Characters we care about
Does whatever goal your characters are trying to achieve in the story you’re creating resonate on an internal level? In other words, by saving the cat, will they be able to resolve a childhood trauma surrounding a beloved family pet? To really make it sparkle and up the stakes, does their pursuit of the current goal also involve overcoming a deep-seated fear? The more empathetic you can make your character and their quest, the more your audience will relate and care to tune in again.
You want those driving forces to propel your main character(s) through an entire 10-episode run, minimum. What makes them who they are? Dig deep into their pasts to discover what makes your characters tick and why. Often, it’s a person or an event, or some passing comment that lingers in the subconscious that propels us toward our goals in life. The same goes for our characters. Each one needs a backstory and how that plays into their choices in each episode helps create that throughline of the season. Therefore, it’s also important to know how to set up intriguing character arcs, how to handle ensemble character arcs, as well as nail down the three kinds of character arcs or use the Enneagram method to create compelling and empathetic characters to elevate your story.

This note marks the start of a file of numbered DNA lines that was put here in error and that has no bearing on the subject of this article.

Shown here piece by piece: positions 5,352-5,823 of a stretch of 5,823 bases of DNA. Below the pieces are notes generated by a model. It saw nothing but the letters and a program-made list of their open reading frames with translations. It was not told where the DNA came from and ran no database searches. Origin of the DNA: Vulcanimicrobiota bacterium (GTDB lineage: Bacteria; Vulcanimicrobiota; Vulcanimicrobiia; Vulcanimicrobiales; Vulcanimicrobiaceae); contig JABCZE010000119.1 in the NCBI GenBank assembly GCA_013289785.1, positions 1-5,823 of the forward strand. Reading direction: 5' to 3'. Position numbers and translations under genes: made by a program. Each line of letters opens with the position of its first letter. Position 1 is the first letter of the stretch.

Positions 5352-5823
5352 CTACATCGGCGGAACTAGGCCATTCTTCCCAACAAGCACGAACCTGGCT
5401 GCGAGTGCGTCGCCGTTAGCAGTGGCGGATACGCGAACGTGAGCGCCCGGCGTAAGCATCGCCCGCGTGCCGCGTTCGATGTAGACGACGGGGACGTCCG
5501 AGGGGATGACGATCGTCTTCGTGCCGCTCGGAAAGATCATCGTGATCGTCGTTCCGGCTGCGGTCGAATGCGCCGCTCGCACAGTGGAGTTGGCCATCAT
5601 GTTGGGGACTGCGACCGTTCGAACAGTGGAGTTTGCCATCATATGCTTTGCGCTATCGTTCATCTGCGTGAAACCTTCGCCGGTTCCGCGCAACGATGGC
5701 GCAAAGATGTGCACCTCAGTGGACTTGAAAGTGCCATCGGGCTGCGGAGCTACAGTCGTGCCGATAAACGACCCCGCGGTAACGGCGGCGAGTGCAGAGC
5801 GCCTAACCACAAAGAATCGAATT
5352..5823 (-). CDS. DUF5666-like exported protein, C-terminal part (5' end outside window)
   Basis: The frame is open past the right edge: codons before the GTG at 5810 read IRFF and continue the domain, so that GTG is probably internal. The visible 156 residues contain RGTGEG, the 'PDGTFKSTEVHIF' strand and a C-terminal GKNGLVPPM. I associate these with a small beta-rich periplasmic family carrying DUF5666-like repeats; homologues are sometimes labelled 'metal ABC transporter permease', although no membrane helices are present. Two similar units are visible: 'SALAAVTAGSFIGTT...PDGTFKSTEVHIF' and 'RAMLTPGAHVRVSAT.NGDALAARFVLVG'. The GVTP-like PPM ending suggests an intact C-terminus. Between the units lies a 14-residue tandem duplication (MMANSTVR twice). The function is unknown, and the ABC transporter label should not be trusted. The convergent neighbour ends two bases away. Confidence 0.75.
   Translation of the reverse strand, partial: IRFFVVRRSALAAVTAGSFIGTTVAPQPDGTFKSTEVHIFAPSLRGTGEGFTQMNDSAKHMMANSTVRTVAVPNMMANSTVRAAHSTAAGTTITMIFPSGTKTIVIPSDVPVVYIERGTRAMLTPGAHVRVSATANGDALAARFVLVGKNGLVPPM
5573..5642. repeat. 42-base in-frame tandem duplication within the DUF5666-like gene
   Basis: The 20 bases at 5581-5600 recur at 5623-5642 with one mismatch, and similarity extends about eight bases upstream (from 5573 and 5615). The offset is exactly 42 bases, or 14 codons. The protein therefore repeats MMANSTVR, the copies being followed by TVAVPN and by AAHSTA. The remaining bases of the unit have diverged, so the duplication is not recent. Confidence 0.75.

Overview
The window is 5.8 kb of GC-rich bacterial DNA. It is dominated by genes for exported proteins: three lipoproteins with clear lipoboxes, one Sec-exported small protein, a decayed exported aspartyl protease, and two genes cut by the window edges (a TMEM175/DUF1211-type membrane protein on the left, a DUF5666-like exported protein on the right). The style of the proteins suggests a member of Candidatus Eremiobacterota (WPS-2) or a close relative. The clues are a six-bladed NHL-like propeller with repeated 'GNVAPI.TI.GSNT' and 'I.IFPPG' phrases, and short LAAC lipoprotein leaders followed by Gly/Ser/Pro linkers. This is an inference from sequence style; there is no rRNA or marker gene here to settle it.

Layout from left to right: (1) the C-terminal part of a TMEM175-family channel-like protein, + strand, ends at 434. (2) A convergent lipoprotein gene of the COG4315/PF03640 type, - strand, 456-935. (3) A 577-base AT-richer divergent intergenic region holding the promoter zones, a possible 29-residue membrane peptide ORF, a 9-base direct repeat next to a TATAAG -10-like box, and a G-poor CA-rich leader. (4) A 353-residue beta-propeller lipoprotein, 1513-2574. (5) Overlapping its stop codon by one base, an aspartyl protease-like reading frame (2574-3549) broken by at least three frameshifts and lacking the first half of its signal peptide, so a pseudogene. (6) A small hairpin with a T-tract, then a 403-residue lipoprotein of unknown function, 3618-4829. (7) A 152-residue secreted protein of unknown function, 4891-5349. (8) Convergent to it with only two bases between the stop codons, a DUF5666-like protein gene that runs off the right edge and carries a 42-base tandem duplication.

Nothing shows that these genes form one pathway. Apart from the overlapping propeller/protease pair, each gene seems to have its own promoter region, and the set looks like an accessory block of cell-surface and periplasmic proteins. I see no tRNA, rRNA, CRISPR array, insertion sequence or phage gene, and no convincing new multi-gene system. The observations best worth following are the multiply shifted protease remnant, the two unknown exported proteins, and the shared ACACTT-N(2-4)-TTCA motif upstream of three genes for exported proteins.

What and when to reveal
Not everything needs to be held back for the season finale! Plotting when to reveal and when to conceal key plot points throughout a whole season, not just one episode at a time, will help you balance the episodes against each other for a seamless season arc. By way of pacing, ensuring your characters receive the right amount of weight and airtime, and “scheduling” your major conflicts — which is particularly crucial if you’re writing in the mystery, thriller, fantasy genres — your season arc will build with steady momentum toward the nail-biting finale you’ve envisioned.
An excellent study in crafting a sexy thriller is HBO Max’s recent binge, The Flight Attendant. With undertones of Hitchcock in a hyper-stylized, candy-coated presentation, the viewer follows along on Cassie Bowden’s (Kaley Cuoco) murder-mystery journey, where everyone is a suspect. If you break down each episode, you can clearly track the breadcrumbs we’re left with to decipher whodunnit.